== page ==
Urban poor call for scrapping of housing law, justice for Guatemala residents

Urban poor groups from various communities that have been demolished or under threat of demolition gathered near the Supreme Court to protest the way they are being treated by the government and the violations of their rights.

By JANESS ANN J. ELLAO
Bulatlat.com

MANILA – Urban poor groups and residents from various community marched to the Supreme Court on Sept. 25, a day after the violent demolition of homes in Guatemala, Makati City, to demand justice for the affected families and the scrapping of the Urban Development Housing Act.

“It was inhumane. We were treated like animals, or even worse. In a news interview, Mayor,” referring to Makati Mayor Jun Binay, “said he would file charges against the residents who fought the demolition. I now move from one home to another,” Lino Ojas, president of Guatemala Neighborhood Association, told Bulatlat.com.

“We fought for our lives for almost five hours but no government agency came to intervene. Politicians were all busy preparing and proclaiming their electoral slate when people were about to lose their homes. They do not care what would happen to us but they always try to court our votes every election period,” he said.

Ojas said they are now asking for justice before the Supreme Court, along with other residents of communities facing demolition. They demand the scrapping of Republic Act No. 7279 or the Urban Development and Housing Act, which, he said, has paved the way not just for the demolition of their homes but also in other urban poor communities in the country.

Guatemala residents stood their ground against the demolition team on Sept. 24. Their homes were demolished supposedly to pave the way for the construction of a new village community complex. After three unsuccessful attempts to get through the people’s barricade, the demolition team, including the police and members of Special Weapons and Tactics (SWAT), fired canisters of teargas to get through them.

Ojas said the violent demolition of their homes was an overkill.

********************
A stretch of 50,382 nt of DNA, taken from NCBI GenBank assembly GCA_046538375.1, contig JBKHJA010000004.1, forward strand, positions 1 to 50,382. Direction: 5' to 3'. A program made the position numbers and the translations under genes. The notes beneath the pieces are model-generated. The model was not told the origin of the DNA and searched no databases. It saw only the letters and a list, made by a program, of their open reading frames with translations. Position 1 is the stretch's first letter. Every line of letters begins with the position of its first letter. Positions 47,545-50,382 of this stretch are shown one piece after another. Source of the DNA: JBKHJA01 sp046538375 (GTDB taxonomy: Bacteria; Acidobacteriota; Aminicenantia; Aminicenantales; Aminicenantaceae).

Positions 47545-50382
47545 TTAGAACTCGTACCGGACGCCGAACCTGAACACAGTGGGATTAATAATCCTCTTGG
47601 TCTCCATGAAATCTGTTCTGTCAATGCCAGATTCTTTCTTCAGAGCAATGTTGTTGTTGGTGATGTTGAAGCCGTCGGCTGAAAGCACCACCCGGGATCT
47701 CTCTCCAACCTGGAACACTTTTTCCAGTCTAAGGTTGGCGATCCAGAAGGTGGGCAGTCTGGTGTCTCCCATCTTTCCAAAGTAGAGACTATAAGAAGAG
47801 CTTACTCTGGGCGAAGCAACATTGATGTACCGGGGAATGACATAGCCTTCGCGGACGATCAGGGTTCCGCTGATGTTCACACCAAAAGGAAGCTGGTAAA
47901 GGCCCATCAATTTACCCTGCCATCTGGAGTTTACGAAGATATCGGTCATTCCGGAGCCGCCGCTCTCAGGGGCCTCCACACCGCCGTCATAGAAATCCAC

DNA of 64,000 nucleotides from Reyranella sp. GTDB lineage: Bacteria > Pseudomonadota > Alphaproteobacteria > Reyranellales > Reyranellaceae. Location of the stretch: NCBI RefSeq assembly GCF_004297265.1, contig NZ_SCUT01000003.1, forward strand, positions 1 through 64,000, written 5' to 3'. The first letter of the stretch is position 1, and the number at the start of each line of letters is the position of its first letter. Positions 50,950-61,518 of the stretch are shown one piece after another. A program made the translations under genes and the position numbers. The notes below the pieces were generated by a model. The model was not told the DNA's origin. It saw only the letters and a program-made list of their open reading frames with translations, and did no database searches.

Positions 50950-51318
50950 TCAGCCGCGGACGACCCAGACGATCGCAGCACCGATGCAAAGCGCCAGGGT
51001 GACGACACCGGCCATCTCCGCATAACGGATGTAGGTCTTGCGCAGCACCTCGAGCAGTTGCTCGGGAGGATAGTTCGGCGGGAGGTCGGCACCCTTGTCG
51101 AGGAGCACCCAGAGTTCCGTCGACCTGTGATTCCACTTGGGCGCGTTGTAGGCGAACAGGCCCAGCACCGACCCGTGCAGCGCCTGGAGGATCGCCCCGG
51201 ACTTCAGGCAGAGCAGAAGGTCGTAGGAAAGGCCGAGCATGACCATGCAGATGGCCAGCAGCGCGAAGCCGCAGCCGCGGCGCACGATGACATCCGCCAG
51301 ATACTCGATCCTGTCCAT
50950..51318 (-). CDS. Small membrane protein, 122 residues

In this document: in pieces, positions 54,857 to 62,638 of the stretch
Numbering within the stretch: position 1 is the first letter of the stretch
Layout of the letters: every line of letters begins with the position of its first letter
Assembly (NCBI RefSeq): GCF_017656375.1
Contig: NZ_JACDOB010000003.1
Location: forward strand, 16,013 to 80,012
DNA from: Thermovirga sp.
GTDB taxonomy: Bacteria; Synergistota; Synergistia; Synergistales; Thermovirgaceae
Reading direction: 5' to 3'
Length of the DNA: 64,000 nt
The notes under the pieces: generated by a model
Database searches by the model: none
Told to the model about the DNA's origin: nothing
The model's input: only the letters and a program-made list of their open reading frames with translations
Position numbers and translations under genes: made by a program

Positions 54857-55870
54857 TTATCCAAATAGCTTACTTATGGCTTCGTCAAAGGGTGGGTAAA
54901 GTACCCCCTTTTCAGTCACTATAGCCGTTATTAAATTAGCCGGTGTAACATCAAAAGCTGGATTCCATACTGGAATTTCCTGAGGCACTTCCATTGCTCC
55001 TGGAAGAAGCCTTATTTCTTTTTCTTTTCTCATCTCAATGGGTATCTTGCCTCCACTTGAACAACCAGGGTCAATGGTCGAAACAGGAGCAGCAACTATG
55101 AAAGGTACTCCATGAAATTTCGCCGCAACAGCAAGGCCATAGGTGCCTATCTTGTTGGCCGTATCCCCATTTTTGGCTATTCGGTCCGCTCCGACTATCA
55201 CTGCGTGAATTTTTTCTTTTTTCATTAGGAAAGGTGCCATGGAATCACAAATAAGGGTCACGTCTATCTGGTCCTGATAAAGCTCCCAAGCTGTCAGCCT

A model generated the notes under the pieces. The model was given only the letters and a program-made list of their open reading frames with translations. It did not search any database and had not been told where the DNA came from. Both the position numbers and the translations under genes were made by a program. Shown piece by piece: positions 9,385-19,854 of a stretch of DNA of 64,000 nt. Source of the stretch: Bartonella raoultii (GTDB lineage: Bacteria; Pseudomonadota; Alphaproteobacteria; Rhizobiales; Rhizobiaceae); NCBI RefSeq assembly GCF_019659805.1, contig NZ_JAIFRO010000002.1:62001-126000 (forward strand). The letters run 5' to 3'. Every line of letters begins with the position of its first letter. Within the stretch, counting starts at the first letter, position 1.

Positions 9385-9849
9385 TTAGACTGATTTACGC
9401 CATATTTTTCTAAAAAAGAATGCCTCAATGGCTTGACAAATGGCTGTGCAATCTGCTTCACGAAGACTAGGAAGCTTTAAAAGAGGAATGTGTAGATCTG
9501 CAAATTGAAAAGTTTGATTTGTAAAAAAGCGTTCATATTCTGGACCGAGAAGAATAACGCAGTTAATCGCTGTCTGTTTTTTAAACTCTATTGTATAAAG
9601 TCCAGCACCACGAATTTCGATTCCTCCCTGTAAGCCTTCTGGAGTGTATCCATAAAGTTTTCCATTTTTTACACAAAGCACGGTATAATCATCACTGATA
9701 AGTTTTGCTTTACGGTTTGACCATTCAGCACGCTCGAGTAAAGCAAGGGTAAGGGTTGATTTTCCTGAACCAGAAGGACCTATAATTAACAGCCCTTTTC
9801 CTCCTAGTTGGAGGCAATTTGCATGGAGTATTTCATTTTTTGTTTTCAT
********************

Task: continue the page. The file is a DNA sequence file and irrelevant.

Residents of urban poor communities plank along Taft Avenue to demand scrapping of housing law. (Photo by Janess Ann J. Ellao / bulatlat.com)

Urban poor groups and residents from various communities, however, were not allowed to go near the Supreme Court. The police blocked them at Taft Avenue corner Padre Faura street, which was just a stone’s throw away from the Supreme Court.

“We are disappointed that we are not allowed to go near the Supreme Court. We are here to inform them of what happened to us,” Ojas said, “Are they also in collusion with other branches of government? We demand that the new SC Chief Justice side with the poor.”

During the protest action, urban poor residents planked at the intersection of Taft Avenue and Padre Faura to show their defiance for being barred to hold a protest action in front of the Supreme Court.

No to UDHA

Urban poor groups are asking the Supreme Court to look into the petition they filed last March 23 for the scrapping of UDHA, the country’s housing law, which progressive groups criticized for not serving the interests of the poor. They said the UDHA provided the justification for the demolition of urban poor communities by the government and other private entities for two decades now.

The groups particularly asked the Supreme Court to look into Section 28 (a) and (b) of UDHA, which stipulates that eviction and demolition shall be discouraged unless the “persons or entities occupy danger areas such as esteros, railroad tracks, garbage dumps, riverbanks, shorelines, waterways and other public places such as sidewalks, roads, parks and playgrounds” and if “government infrastructure projects with available funding are to be implemented.”

The petition asserted that these provisions have been used to eject “underprivileged and homeless citizens without any court order to that effect,” when the “Bill of Rights provides that no person shall be deprived of life, liberty or property without due process of law nor shall any person be denied equal protection of the law.”

While the people await the Supreme Court decision, Joy Lumawod, president of Kadamay – National Capital Region, said demolitions remain widespread in the country. For the past few days, two communities – in Consular Area in Taguig City and in Guatemala in Makati – were demolished. The Silverio Compound in Parañaque City has also been visited by people who plan to conduct soil testing for the reported construction of medium-rise buildings in the area.


Residents of urban poor communities plank along Taft Avenue to demand scrapping of housing law. (Photo by Janess Ann J. Ellao / bulatlat.com)

“This is a harsh reality that may Filipinos are facing. They are confronted with increasing prices of everything, including tuition fees, among others. Now, their livelihood and homes are being taken away from them,” Lumawod said.

Residents from other urban poor communities also arrived during the protest action, saying they know what Guatemala families are going through.